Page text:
APPEAL from the Circuit Court of Winnebago County; the Hon.
JOHN C. LAYNG, Judge, presiding.
MR. JUSTICE WOODWARD DELIVERED THE OPINION OF THE COURT:
This is an appeal from a decree of October 20, 1975, granting plaintiff, Vincent B. Castronovo, a divorce, and a decree of December 26, 1975, determining property rights. The issues presented for review are (1) whether it was error to grant a judgment n.o.v., (2) whether the trial court erroneously construed section 8a of the Divorce Act, (3) whether the appeal was timely filed, and (4) whether the case is moot.
The jury in the trial court has been unable to reach a verdict and was discharged. Following their discharge, the trial court construed section 8a of the Divorce Act (Ill. Rev. Stat. 1975, ch. 40, par. 9a) to require that a defendant asserting provocation as a defense must raise that issue in the pleadings or be barred from using it at all. Because the defendant in the instant case did not plead provocation, the trial court excluded from its consideration defendant's testimony in regard thereto and granted plaintiff's motion for judgment n.o.v.
Because the granting of the judgment n.o.v. and the construction of section 8a are interrelated, we will consider them together. Defendant urges that section 8a of the Divorce Act should be construed to require the plaintiff to allege and prove lack of provocation if the action is grounded on mental cruelty. Defendant urges that the granting of the judgment n.o.v. was based upon both the rejection of this interpretation of section 8a, and on the subsequent refusal of the trial court to consider her testimony showing provocation.
• 1 We agree with the defendant on both points. Defendant's construction of section 8a has already been expressed by this court. (Shumak v. Shumak (1975), 30 Ill. App.3d 188; Gregory v. Gregory (1974), 24 Ill. App.3d 436.) Further, the case relied on by the trial court in its construction of section 8a, Del Rosario v. Del Rosario (1970), 133 Ill. App.2d 8, has been rejected by this court and has not been followed in the first district. (See Rosenbaum v. Rosenbaum (1976), 38 Ill. App.3d 1.) Therefore, we find that the trial court erred in its construction of section 8a by disregarding defendant's provocation testimony. Furthermore, the erroneous construction of section 8a of the Divorce Act noted above was essential to the trial court's granting the judgment n.o.v. and, therefore, the decree based thereon is erroneous.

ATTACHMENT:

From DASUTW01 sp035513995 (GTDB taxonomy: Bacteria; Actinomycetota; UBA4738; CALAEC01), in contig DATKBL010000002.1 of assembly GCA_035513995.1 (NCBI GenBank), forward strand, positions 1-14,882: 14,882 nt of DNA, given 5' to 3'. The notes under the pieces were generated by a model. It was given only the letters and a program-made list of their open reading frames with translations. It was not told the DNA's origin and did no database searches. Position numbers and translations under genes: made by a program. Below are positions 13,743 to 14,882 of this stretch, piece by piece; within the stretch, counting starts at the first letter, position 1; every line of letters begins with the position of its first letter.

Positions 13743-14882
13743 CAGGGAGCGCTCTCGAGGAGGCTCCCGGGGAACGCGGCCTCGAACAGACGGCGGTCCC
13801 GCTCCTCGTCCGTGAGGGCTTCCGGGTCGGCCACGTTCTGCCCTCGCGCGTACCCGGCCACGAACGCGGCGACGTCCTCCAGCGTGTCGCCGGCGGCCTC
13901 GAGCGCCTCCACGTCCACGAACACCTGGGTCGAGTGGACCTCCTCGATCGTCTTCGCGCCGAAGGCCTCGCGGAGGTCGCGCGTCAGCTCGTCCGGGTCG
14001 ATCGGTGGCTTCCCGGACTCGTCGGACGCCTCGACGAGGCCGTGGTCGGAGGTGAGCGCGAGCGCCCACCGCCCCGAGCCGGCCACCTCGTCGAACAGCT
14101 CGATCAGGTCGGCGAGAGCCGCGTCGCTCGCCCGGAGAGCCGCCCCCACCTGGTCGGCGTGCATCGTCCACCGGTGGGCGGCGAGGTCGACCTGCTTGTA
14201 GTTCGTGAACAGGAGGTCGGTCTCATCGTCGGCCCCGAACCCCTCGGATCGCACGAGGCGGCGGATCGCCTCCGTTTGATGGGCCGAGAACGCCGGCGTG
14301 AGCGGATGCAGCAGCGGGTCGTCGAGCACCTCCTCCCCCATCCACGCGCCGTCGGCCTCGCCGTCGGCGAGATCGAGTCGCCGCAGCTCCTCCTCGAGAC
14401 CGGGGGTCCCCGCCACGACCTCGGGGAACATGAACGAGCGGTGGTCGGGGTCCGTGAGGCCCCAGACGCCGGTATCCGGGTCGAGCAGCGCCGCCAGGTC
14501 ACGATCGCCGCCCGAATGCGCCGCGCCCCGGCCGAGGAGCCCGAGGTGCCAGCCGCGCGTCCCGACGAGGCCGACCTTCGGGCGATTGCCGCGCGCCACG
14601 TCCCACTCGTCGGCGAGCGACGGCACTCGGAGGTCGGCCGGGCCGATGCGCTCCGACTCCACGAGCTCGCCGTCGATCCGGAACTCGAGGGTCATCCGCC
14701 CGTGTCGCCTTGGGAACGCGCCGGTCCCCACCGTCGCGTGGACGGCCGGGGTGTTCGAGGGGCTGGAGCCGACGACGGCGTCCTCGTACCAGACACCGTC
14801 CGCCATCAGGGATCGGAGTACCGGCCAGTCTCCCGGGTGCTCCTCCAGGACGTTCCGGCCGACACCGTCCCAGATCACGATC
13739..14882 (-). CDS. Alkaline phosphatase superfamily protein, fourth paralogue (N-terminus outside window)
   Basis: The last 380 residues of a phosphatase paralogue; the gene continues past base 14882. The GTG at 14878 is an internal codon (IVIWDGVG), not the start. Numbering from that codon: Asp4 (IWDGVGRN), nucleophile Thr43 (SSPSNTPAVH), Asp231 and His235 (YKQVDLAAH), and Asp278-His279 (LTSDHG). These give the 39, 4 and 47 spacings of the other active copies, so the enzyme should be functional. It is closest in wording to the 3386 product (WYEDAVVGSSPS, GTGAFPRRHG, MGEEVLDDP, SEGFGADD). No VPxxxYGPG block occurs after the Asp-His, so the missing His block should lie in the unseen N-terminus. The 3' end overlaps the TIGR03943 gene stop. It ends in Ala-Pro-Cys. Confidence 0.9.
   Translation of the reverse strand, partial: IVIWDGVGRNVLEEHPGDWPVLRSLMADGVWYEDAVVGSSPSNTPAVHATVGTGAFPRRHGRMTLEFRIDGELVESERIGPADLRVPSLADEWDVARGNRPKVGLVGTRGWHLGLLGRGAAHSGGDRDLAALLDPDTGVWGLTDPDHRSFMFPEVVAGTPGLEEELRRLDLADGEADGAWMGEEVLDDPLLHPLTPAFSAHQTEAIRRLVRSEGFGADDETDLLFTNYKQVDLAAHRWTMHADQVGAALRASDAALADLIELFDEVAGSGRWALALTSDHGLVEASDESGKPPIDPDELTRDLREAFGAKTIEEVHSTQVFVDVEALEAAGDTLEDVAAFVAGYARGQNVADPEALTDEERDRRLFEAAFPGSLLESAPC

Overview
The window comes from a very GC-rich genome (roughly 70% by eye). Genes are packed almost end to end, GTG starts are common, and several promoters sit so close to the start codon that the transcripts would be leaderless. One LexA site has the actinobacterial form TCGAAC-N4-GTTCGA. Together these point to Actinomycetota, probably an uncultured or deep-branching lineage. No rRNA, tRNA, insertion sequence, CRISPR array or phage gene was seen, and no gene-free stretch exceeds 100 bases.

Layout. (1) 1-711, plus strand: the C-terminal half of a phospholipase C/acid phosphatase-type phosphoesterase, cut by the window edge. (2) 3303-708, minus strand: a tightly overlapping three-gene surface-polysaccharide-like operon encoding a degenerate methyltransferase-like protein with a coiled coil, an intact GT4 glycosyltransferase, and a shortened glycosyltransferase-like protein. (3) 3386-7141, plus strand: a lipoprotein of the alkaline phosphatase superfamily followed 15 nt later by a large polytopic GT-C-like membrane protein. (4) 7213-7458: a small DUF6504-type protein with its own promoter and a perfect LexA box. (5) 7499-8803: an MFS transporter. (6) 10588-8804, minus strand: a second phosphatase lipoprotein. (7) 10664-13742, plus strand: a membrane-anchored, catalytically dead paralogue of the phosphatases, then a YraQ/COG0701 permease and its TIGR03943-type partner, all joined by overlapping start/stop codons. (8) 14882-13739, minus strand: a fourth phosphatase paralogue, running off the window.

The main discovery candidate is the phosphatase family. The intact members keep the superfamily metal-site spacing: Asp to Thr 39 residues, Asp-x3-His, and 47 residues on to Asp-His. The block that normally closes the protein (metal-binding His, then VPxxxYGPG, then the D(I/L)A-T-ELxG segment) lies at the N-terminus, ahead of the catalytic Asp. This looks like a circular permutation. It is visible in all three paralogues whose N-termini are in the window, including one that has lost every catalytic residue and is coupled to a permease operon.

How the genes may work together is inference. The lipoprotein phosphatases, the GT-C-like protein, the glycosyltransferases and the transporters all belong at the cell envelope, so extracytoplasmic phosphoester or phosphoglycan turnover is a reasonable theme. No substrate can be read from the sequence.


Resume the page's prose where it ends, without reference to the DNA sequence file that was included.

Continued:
• 2 Plaintiff urges that this appeal was not timely filed. Although the decree granting the divorce was filed October 20, 1975, the record shows also that the court's jurisdiction was continued to make disposition of property rights, and the order deciding this part of the case and providing for alimony was entered on December 26, 1975; the notice of appeal was filed on January 20, 1976, well within the 30 days required by Supreme Court Rule 303(a) (Ill. Rev. Stat. 1975, ch. 110A, par. 303(a)). We therefore find that the appeal was timely.
Plaintiff also argues that the general rule is that whenever a party to a decree accepts the benefit of it, such acceptance constitutes a release of any error in the decree. Plaintiff then reasons that this case is moot because the defendant has accepted the benefits of the supplemental decree in the form of property rights and alimony.
• 3, 4 We disagree. If the opposing party is placed in a distinctly disadvantageous position, there will be a release of error. The record reveals that the only matter here which could be a significant change from the predivorce status is the payment of alimony. We do not view such payment as necessarily placing plaintiff in a distinctly disadvantageous position, in light of Lemon v. Lemon (1958), 14 Ill.2d 15, where payment of alimony and child support were viewed as not causing a significant change in position, and the appeal was therefore not barred. (See also Pope v. Pope (1973), 12 Ill. App.3d 800.) Applying Lemon to these facts, we do not find that there was a release of error or that the case is moot.
In accordance with the views expressed above, we reverse the decision of the trial court and remand for a new trial.
GUILD and NASH, JJ., concur.